Get the flavor of a tasty pickle on top of buttery popcorn with this easy-to-use shaker can of spice. While dill seed, dill weed and garlic powder give the blend the essence of pickle goodness, it’s the vinegar powder that really makes it. A little cayenne and black pepper round out the flavor, and once you start sprinkling it on your movie night bowl of popcorn, you may never go back.
Each three-ounce can runs $10.99 and can be bought locally at Savory Spice locations or online.
Pickle Fries at Alamo Drafthouse
The pickle fries at Alamo Drafthouse used to be a special. But, because of the popularity of the dish, the company made it a permanent fixture. Which is lucky for us, because each lightly breaded strip of pickle marries the tart bite of the cuke with a warm, comforting kick that comes thanks to the deep fryer.
Served with ranch, the pickle fries pair perfectly with whatever movie is playing on the big screen. Each order runs $11.95, and can be had at all three Colorado locations of Alamo Drafthouse (Littleton, Sloan’s Lake and Westminster).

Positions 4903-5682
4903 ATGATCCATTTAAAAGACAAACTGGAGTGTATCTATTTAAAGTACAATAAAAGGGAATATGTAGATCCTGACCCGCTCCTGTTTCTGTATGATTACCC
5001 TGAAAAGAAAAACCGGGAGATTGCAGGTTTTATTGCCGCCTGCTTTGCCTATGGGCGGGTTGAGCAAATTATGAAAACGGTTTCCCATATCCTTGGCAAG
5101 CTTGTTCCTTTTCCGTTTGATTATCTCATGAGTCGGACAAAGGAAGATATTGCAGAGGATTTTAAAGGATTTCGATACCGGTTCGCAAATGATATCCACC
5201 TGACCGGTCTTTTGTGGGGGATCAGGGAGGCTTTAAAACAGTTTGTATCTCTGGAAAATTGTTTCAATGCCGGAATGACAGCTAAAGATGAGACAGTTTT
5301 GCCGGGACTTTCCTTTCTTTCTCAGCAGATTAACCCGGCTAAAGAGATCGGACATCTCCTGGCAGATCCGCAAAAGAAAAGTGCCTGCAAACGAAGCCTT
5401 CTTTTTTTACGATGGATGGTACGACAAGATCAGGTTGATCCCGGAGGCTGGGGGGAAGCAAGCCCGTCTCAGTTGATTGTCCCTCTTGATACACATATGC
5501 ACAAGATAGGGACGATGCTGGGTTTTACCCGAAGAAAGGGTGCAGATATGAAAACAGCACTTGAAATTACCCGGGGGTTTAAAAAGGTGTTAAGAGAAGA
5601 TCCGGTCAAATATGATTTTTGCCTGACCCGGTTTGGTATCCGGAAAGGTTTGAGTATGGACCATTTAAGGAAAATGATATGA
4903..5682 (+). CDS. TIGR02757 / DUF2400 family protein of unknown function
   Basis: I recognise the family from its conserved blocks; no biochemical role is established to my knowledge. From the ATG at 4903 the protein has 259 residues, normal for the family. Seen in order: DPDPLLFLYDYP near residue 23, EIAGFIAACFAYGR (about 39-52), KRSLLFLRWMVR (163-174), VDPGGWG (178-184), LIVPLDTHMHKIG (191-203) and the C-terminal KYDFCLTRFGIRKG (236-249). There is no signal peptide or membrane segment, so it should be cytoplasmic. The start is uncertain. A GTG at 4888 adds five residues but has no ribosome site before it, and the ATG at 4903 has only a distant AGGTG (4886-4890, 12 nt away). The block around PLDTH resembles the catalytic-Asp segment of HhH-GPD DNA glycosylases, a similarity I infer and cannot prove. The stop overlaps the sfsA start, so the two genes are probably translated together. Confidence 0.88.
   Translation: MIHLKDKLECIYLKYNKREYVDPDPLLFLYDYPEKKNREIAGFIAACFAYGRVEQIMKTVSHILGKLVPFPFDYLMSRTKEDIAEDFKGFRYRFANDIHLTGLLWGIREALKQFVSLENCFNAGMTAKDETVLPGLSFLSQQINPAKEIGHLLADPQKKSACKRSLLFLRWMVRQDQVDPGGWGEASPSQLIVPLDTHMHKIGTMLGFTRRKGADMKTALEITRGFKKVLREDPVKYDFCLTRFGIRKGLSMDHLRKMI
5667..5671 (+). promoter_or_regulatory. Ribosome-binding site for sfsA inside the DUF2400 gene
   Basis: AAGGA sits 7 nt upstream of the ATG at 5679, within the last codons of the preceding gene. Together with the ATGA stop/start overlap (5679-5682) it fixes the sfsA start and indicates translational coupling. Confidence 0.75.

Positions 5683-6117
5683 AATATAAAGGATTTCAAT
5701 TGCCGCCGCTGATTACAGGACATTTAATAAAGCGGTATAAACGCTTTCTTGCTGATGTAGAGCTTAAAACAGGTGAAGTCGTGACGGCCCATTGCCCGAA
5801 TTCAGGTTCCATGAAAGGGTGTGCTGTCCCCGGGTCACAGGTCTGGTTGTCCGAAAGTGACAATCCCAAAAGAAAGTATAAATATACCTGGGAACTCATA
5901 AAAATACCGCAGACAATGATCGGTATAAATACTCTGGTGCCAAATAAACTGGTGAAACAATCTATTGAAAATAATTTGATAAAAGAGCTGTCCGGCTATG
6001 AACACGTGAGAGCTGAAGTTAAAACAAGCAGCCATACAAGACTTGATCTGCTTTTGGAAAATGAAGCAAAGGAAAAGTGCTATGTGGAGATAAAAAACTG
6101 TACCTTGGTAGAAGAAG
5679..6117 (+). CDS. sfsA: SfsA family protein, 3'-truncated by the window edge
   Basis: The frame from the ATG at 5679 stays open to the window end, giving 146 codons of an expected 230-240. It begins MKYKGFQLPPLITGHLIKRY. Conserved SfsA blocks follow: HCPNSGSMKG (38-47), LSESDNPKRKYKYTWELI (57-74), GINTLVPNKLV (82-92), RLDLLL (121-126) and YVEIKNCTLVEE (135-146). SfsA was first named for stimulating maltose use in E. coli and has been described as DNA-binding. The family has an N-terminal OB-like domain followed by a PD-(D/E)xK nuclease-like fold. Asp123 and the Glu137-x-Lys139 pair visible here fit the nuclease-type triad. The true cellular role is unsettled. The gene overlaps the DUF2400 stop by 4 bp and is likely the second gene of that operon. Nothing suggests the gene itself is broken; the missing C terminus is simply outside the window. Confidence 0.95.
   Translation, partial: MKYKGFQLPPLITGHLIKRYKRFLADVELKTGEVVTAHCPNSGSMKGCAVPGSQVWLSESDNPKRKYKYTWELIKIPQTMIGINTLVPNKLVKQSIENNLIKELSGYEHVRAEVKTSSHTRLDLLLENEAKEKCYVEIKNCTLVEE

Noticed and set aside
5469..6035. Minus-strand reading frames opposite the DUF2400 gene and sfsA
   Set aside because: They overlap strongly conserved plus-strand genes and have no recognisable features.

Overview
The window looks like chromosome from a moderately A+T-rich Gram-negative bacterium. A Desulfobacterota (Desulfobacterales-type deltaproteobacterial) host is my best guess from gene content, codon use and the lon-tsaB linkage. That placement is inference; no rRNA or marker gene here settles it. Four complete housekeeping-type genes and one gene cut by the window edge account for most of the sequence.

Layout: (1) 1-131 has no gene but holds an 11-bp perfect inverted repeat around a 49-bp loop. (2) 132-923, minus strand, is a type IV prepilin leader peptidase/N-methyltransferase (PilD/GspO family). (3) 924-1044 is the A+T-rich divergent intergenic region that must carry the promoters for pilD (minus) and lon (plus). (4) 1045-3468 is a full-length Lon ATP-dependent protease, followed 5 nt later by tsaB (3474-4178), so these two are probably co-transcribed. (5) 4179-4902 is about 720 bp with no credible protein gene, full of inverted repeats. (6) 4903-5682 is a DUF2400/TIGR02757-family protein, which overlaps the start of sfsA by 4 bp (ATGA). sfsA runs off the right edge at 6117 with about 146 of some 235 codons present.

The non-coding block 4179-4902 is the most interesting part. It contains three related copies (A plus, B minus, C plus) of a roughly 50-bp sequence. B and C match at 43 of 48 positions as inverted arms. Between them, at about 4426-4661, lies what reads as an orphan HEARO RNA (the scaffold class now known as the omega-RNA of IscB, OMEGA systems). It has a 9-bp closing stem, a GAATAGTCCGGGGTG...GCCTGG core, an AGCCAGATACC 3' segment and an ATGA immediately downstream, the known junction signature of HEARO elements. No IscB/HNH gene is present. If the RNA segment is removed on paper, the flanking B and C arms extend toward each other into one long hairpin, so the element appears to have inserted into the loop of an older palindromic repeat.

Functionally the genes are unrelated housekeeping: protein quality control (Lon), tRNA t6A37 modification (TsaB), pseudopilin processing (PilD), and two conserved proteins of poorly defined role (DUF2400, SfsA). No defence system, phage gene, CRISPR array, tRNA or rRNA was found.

14er Brewing Co.
The Denver Michelada is a pickle-inspired beer that 14er Brewing, 3120 Blake St., makes in tandem with The Real Dill. It’s a farmhouse ale flavored with cucumber-infused water, a lot of dill, horseradish, garlic and habaneros. While it’s not pickled per se, it does bring maximum pickle flavor. The brew is light, refreshing and unique. Find it at the brewery and beer garden to sip there or take it to go.
Need more pickle beers? 4 Noses Brewing in Broomfield, Spangalang Brewing in Denver and Bootstrap Brewing in Longmont all make their own versions, which are available seasonally.
Oak at Fourteenth
While chef Steve Redzikowski’s Oak at Fourteenth in Boulder, 1400 Pearl St., in Boulder, is known for fine dining and elevated seasonal fare, it also has a great pickle program, namely the spread made to accompany the Korean barbecue pork shoulder. The meal serves three to five people, and includes six pickled vegetables on the side, all sourced from local farms.
“The pork is super rich, so having a variety of pickles helps cut the richness of the meat,” Redzikowski said. “When produce comes into season, we try to capture and highlight as much produce as possible, which bleeds into our pickled products.”
On a given day, the spread can include pickled soy cucumbers, sesame blistered tomatoes, shiitake mushrooms, cold pickle Fresno radish, carrot kimchi and seasoned spinach. The whole team at the restaurant works to create the pickles, and, the chef added, one of the most interesting and delicious options was created by a sous chef using Jimmy Nardello peppers that were blistered on the grill before getting pickled in soy sauce and vinegar.